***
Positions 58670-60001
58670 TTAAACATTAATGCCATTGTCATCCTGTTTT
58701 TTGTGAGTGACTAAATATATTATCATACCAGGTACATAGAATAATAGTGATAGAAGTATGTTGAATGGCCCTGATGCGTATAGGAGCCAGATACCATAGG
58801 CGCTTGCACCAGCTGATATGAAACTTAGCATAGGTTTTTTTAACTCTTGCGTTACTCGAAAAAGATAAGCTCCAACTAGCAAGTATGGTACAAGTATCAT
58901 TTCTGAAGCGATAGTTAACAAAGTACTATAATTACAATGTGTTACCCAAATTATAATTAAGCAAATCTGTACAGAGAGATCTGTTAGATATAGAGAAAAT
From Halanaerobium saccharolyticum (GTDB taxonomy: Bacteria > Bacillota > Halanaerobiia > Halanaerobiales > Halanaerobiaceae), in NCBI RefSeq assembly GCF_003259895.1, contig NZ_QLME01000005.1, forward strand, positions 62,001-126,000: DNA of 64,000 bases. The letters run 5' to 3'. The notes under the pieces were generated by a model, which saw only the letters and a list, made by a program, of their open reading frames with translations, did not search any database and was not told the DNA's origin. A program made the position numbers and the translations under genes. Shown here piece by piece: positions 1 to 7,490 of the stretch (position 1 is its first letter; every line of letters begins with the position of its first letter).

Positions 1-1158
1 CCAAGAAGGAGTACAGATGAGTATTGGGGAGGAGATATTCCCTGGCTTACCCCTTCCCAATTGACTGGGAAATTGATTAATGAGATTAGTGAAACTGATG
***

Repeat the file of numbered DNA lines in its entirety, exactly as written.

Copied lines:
Positions 58670-60001
58670 TTAAACATTAATGCCATTGTCATCCTGTTTT
58701 TTGTGAGTGACTAAATATATTATCATACCAGGTACATAGAATAATAGTGATAGAAGTATGTTGAATGGCCCTGATGCGTATAGGAGCCAGATACCATAGG
58801 CGCTTGCACCAGCTGATATGAAACTTAGCATAGGTTTTTTTAACTCTTGCGTTACTCGAAAAAGATAAGCTCCAACTAGCAAGTATGGTACAAGTATCAT
58901 TTCTGAAGCGATAGTTAACAAAGTACTATAATTACAATGTGTTACCCAAATTATAATTAAGCAAATCTGTACAGAGAGATCTGTTAGATATAGAGAAAAT
From Halanaerobium saccharolyticum (GTDB taxonomy: Bacteria > Bacillota > Halanaerobiia > Halanaerobiales > Halanaerobiaceae), in NCBI RefSeq assembly GCF_003259895.1, contig NZ_QLME01000005.1, forward strand, positions 62,001-126,000: DNA of 64,000 bases. The letters run 5' to 3'. The notes under the pieces were generated by a model, which saw only the letters and a list, made by a program, of their open reading frames with translations, did not search any database and was not told the DNA's origin. A program made the position numbers and the translations under genes. Shown here piece by piece: positions 1 to 7,490 of the stretch (position 1 is its first letter; every line of letters begins with the position of its first letter).

Positions 1-1158
1 CCAAGAAGGAGTACAGATGAGTATTGGGGAGGAGATATTCCCTGGCTTACCCCTTCCCAATTGACTGGGAAATTGATTAATGAGATTAGTGAAACTGATG